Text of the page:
We've gone over 750 words now ( minus the editor's note ), and I seem to be extremely positive about the Mustang Mach-E. And to be clear, I am – unless Tesla surprises me and plans to start CYBRTRCK production next year, I expect the Mustang Mach-E to be the most important new electric vehicle in 2020, even surpassing the Tesla Model Y  And therein lies the problem. As consumers begin to see advertisements like this, it starts to make them question their current purchases, and whether those purchases are outdated sooner than later. The effect is often called the Osborne effect thanks to the history of Osborne Computer Corporation, which started advertising a new computer that it produced in 1983 months before it was launched. The dealers claimed that they had canceled their orders for the existing product in droves, leaving the company many tons of unsold stock and leading it to declare bankruptcy in 1983.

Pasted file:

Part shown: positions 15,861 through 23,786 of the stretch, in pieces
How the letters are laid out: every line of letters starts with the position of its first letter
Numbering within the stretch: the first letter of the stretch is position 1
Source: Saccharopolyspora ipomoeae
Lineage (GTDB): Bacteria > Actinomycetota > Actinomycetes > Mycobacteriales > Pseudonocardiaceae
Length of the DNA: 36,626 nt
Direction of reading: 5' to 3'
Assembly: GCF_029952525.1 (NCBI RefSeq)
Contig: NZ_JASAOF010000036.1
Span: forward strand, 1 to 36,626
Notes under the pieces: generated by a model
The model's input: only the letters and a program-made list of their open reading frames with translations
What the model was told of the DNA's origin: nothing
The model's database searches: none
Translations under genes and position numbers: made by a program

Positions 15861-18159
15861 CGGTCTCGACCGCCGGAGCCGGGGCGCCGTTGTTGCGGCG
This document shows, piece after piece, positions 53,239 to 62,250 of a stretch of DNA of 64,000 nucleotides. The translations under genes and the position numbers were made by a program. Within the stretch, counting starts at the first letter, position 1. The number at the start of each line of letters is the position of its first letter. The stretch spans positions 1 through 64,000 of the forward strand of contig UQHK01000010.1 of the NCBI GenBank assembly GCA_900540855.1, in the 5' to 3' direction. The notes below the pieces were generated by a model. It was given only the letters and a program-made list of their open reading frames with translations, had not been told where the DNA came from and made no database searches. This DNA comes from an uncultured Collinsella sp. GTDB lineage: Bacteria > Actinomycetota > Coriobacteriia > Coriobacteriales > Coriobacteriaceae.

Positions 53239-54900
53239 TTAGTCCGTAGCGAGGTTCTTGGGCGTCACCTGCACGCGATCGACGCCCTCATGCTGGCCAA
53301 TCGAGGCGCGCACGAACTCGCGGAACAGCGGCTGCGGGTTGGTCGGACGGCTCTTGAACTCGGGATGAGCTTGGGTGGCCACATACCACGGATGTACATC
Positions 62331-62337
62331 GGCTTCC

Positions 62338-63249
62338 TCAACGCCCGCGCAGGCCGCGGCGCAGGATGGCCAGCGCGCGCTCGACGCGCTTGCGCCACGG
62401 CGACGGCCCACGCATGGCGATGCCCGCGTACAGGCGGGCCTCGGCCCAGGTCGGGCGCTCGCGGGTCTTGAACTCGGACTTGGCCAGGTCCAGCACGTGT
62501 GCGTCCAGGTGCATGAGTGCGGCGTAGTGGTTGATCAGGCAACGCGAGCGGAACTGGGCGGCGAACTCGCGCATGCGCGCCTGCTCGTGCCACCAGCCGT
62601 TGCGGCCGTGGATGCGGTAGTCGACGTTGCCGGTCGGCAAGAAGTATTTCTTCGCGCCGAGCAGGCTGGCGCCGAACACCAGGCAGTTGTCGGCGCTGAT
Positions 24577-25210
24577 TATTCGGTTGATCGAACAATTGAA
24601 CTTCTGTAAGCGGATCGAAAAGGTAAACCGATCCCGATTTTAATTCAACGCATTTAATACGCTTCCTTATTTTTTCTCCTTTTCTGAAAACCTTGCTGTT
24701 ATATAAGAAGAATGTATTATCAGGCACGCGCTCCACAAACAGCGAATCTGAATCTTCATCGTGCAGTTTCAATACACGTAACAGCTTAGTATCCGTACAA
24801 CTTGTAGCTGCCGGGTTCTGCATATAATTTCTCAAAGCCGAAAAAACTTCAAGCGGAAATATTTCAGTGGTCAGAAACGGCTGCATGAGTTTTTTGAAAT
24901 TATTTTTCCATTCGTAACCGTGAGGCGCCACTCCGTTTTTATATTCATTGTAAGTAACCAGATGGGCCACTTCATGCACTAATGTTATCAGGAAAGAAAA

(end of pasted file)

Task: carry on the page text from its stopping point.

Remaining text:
This is where it is getting interesting for Ford. Not only is the Mustang Mach-E an impressive car, it has a ton of features clearly inspired by Tesla, including a multi-controller phone app, passive phone listing, and airy software updates to enhance User Experience. These sell points from Mustang Mach-E, and everyone I know who has seen them on a Tesla tells about them.
problem? Nothing else that Ford has includes these features. Maybe you're not ready to spend more money on getting a Mustang Mach-E, but it's pretty clear that "Ford electric vehicles are coming", so maybe it's worth waiting a few months or an extra year to see what else they come out with. The strong rumor is the electric F-150, which Ford has also more or less begun to announce, will debut as a 2021 model … which is more interesting when you look at the Mustang Mach-E on the Ford side and realize that it is listed as a 2021 model.
Debuting both these cars at the same time as a hard pivot to electric is a fascinating strategy, and frankly, the only way I expect legacy auto to be able to make the transition, but it's full of risk, and I see a greater risk for Ford.